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  27. La dependencia causal como exigencia del ser participado en el p. Cornelio Fabro.Andres Ayala - 2006 - Dissertation, Angelicum
    (Tesis de Licencia en Filosofía. Moderador Alessandro Salucci, OP. Angelicum, Roma, Febrero 2006) -/- El problema causal está íntimamente ligado y nos lleva necesariamente al problema del ser, finito e infinito. Por tanto, no es un problema más en la filosofía. En la larga discusión que se planteó en el último período escolástico (fines del s. XIX y primera mitad del s. XX) las líneas de solución más originales las ha dado el p. Cornelio Fabro -/- Por lo tanto, nos (...)
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  28. Causal Production as Interaction.Rognvaldur Ingthorsson - 2002 - Metaphysica 3 (1):87-119.
    The paper contains a novel realist account of causal production and the necessary connection between cause and effect. I argue that the asymmetric relation between causally connected events must be regarded as a product of a symmetric interaction between two or more entities. All the entities involved contribute to the producing, and so count as parts of the cause, and they all suffer a change, and so count as parts of the effect. Cause and effect, on this account, are two (...)
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  29. Causation: A Realist Approach.Adam Morton - 1989 - Philosophical Books 30 (3):157-161.
    a review of Tooley's Causation: a realist approach*, with emphasis on his use of probability and Ramsey sentences.
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  30. Can there be necessary connections between successive events?Nicholas Maxwell - 1968 - British Journal for the Philosophy of Science 19 (1):1-25.
    THE aim of this paper is to refute Hume's contention that there cannot be logically necessary connections between successive events. I intend to establish, in other words, not 'Logically necessary connections do exist between successive events', but instead the rather more modest proposition: 'It may be, it is possible, as far as we can ever know for certain, that logically necessary connections do exist between successive events.' Towards the end of the paper I shall say something about the implications of (...)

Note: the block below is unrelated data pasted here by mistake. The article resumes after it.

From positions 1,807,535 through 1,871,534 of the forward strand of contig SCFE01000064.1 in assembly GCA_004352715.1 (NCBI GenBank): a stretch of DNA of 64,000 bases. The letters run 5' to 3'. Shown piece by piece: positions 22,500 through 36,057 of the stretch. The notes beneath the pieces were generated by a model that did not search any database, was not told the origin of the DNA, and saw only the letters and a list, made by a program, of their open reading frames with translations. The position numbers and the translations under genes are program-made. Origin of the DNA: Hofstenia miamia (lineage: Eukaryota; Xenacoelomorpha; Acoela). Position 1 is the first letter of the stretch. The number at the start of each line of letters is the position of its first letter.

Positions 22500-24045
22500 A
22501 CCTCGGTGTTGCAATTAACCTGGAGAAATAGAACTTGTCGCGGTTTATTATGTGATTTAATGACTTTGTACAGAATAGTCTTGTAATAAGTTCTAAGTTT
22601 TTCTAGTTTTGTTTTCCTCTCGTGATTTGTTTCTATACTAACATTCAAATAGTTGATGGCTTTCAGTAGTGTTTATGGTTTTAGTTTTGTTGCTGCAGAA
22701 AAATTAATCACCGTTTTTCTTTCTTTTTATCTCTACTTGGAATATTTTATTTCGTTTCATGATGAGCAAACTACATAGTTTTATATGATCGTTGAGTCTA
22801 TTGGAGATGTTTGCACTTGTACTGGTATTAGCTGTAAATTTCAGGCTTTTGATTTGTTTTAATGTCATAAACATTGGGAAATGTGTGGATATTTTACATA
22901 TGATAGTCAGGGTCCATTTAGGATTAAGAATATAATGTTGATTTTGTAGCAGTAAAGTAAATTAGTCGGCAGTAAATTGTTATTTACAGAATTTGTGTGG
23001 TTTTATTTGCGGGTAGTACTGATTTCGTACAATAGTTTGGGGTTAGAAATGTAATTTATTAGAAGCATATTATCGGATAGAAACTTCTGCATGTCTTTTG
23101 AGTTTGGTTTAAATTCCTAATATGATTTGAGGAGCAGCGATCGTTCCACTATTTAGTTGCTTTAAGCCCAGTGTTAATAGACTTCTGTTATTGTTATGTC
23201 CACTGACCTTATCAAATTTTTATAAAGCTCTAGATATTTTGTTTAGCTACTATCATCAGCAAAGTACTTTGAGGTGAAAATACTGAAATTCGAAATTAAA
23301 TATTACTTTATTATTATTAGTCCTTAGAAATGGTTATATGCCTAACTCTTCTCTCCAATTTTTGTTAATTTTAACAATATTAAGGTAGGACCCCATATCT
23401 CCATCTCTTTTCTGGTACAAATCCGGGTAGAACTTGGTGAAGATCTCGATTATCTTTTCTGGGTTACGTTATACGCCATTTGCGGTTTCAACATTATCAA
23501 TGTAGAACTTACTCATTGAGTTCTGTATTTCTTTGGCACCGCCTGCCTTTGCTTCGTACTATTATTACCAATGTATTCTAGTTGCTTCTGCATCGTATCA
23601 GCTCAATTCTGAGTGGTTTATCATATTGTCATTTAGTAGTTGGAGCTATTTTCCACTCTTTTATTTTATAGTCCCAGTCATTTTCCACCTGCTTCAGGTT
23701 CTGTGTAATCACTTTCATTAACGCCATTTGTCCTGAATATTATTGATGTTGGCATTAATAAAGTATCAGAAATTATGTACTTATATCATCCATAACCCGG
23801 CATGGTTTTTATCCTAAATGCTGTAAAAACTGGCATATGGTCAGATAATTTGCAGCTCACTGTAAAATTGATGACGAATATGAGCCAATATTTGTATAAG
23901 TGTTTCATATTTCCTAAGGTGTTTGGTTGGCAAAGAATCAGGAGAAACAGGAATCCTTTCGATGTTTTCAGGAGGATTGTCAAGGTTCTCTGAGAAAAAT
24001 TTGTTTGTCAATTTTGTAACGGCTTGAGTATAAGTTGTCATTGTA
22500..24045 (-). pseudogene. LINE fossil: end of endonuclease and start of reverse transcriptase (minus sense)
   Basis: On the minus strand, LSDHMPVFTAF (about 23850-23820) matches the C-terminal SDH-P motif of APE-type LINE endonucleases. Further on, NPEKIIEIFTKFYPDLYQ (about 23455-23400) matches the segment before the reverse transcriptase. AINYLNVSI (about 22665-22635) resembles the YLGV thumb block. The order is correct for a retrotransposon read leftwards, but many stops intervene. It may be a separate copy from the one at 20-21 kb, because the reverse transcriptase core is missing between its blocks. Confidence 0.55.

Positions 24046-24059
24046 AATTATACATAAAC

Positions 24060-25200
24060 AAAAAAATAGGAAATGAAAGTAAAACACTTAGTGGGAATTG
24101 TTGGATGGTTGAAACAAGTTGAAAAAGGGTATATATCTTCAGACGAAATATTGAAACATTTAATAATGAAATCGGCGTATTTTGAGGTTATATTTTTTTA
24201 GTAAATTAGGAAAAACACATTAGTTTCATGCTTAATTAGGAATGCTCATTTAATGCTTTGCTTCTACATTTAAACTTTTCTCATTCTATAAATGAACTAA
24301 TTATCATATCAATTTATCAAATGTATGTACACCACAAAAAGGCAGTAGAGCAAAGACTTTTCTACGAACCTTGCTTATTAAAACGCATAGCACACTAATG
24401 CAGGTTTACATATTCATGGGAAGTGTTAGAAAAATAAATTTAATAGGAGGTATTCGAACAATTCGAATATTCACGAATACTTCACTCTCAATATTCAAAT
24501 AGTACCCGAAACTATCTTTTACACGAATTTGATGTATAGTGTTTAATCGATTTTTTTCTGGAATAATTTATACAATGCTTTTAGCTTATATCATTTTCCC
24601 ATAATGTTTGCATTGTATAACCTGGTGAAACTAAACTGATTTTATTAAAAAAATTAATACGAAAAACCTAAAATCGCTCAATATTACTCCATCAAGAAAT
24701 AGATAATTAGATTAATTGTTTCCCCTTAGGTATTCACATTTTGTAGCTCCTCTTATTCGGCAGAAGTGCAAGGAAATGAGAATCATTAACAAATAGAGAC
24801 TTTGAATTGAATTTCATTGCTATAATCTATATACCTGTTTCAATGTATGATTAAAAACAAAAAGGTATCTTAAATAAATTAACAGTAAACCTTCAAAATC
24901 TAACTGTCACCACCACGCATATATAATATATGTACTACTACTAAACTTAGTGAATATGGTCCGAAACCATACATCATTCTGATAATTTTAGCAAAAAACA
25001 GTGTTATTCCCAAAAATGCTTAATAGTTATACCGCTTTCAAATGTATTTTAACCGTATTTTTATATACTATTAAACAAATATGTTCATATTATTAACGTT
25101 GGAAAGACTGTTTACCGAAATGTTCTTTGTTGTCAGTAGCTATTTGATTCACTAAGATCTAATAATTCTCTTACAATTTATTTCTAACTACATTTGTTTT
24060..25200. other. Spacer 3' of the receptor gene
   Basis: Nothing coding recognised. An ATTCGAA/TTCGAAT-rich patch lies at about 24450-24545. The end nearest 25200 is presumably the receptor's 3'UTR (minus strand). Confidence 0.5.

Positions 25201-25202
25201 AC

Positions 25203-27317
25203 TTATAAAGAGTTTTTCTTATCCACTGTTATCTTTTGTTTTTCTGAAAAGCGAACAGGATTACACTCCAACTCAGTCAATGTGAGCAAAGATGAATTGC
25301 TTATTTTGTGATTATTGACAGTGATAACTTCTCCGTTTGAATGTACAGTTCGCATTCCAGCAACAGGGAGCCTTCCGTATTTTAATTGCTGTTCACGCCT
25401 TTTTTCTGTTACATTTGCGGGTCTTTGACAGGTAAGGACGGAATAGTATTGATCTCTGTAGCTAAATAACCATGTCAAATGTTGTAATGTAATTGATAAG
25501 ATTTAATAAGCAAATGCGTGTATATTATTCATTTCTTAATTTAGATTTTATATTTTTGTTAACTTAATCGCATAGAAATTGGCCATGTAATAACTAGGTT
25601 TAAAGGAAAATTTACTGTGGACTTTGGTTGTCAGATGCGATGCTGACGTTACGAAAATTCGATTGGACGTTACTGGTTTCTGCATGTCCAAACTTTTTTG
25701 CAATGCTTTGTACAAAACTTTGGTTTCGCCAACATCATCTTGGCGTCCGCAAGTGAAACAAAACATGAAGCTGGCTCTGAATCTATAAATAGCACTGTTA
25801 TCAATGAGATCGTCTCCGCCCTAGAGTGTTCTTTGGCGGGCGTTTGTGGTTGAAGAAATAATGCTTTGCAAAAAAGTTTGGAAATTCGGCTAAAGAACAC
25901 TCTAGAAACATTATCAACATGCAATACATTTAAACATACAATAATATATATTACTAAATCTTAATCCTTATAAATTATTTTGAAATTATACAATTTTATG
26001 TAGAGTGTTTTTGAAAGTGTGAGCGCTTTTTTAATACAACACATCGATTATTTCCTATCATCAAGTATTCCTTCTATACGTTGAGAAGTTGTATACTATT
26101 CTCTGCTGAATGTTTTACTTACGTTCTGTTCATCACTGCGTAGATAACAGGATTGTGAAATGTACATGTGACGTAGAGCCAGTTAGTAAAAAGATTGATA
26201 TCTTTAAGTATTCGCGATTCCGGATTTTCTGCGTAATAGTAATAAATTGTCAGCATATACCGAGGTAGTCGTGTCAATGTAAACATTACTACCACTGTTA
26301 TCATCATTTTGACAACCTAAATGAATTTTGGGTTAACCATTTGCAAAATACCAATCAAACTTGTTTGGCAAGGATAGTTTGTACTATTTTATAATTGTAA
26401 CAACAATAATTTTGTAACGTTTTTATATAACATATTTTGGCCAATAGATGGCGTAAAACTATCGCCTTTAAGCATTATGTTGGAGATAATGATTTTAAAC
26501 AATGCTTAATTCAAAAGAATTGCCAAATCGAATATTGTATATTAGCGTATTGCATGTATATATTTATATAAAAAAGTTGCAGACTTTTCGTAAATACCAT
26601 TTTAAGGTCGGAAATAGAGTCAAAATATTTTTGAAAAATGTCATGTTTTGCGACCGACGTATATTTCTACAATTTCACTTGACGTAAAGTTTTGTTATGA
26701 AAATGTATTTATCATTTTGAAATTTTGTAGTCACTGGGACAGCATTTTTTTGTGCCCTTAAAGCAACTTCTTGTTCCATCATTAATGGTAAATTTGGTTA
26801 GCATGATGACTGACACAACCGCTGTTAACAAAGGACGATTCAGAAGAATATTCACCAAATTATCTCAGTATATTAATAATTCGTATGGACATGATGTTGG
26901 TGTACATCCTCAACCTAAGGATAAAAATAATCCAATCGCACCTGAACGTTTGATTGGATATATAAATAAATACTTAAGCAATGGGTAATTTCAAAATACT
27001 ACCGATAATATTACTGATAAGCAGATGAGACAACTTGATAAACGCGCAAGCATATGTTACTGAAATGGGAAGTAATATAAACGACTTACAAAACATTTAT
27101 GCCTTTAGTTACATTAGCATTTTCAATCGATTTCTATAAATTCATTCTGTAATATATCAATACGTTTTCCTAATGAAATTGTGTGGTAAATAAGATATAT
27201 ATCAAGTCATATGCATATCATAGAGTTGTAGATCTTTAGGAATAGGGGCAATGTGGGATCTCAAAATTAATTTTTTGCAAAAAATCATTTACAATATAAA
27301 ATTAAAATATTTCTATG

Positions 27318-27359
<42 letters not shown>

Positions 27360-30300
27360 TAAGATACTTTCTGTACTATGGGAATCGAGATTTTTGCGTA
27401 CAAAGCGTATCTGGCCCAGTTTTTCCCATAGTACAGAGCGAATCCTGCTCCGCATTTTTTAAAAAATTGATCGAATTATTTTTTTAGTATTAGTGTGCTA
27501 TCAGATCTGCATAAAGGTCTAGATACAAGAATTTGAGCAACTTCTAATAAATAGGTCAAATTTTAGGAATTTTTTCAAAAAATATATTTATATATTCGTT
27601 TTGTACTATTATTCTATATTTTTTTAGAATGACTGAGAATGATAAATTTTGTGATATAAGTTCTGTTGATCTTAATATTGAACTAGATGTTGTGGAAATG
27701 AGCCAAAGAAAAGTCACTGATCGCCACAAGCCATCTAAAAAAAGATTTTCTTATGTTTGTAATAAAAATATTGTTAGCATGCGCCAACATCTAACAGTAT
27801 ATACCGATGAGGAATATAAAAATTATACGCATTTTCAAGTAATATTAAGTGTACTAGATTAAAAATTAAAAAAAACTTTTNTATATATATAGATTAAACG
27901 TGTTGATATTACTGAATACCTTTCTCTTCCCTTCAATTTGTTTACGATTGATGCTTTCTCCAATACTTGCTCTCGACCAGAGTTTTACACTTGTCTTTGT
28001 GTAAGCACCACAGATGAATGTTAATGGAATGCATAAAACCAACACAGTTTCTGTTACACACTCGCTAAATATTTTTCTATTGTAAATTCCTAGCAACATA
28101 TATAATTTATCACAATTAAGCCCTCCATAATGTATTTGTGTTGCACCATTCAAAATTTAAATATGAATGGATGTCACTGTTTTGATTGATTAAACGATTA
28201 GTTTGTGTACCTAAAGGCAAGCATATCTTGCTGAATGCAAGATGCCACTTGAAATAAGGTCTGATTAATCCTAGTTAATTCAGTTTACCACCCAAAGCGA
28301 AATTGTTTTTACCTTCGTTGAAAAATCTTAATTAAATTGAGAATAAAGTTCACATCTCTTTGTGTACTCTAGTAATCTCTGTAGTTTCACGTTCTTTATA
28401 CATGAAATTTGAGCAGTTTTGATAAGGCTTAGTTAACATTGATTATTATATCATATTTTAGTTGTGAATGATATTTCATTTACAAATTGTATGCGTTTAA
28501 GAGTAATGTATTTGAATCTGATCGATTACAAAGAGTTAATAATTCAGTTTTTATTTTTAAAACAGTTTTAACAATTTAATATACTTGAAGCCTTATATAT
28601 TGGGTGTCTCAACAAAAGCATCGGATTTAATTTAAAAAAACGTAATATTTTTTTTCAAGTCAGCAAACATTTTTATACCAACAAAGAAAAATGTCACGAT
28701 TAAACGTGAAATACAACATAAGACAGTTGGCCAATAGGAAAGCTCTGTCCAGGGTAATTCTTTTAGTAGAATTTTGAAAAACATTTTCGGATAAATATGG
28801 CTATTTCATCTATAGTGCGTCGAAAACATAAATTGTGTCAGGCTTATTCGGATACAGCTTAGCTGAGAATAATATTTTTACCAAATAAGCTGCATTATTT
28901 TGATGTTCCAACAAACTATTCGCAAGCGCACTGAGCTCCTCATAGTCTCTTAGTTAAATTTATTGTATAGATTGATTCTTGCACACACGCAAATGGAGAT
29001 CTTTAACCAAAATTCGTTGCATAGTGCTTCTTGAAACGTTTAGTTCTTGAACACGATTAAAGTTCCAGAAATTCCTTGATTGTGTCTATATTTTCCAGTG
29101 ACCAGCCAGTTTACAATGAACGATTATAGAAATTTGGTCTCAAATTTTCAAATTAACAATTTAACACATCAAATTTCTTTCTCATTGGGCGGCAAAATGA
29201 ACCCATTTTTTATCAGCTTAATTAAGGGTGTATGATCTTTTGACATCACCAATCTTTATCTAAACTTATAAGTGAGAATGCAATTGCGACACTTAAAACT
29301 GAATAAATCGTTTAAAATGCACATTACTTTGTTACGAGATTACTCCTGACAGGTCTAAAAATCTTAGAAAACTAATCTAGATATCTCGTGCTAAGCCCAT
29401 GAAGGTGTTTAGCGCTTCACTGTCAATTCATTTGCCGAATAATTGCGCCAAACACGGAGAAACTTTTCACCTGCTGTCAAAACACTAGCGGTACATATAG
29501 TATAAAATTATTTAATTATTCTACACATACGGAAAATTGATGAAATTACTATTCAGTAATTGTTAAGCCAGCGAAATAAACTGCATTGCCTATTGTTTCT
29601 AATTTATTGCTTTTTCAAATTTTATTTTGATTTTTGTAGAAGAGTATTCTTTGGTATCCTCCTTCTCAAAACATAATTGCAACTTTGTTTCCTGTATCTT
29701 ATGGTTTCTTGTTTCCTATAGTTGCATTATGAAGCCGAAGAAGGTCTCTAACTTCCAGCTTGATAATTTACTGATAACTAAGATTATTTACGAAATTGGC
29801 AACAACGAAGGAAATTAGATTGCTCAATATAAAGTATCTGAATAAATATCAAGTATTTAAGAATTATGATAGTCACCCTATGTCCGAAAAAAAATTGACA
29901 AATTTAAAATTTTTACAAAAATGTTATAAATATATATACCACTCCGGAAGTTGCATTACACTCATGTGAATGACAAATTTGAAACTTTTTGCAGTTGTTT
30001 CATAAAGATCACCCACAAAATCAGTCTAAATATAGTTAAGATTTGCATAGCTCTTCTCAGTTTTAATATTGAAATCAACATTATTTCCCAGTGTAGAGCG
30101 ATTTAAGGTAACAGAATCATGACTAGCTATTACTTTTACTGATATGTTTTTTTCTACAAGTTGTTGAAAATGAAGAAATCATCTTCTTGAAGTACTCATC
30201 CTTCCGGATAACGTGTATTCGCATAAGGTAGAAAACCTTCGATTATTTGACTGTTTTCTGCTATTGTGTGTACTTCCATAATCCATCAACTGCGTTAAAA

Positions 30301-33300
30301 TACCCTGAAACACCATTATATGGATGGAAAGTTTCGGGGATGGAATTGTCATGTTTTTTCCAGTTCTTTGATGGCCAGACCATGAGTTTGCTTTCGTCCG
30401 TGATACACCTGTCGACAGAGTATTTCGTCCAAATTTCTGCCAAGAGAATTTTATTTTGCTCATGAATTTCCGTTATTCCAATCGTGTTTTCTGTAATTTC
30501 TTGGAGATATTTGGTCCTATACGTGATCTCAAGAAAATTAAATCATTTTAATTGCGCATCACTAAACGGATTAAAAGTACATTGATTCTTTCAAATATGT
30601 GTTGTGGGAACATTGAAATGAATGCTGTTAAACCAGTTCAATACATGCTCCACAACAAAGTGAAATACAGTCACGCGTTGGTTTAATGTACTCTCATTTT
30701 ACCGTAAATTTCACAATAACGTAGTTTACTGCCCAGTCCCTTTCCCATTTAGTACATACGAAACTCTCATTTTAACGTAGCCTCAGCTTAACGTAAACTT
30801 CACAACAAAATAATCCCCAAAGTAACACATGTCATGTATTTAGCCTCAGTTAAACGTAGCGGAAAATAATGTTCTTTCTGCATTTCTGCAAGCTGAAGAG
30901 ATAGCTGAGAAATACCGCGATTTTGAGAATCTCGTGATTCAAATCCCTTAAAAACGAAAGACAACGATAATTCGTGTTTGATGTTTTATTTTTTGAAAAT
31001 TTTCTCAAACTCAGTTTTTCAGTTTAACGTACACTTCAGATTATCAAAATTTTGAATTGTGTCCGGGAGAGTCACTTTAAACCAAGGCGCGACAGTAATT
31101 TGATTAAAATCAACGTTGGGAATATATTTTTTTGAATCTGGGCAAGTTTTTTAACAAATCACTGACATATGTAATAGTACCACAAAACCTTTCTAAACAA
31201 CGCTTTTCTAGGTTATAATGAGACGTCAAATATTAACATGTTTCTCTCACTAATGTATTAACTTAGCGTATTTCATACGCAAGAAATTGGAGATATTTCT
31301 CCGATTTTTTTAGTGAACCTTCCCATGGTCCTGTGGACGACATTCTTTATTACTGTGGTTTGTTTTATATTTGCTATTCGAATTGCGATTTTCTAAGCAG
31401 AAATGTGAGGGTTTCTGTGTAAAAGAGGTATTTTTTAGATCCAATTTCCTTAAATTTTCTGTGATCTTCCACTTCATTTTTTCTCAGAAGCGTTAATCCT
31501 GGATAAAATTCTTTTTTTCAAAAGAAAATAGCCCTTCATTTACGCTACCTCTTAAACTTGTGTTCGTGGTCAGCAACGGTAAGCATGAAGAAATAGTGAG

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  31. The Nature and Validity of the Causal Principle.George P. Adams - 1932 - University of California Publications in Philosophy 15:207-31.
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  32. Hume on Causation, Relations and “Necessary Connexions”.Jason Zarri - manuscript
    A specter is haunting Hume scholarship: the specter of the “New Hume.” Contrary to more traditional interpretations, according to which Hume rejects belief in any conception of causation that invokes (metaphysically) necessary connections between distinct existences, proponents of the New Hume hold that Hume at the least allowed for the possibility of such connections—it’s just that he thought we couldn’t know much, if anything, about them, if we assume that they do exist. -/- I will argue that the views of (...)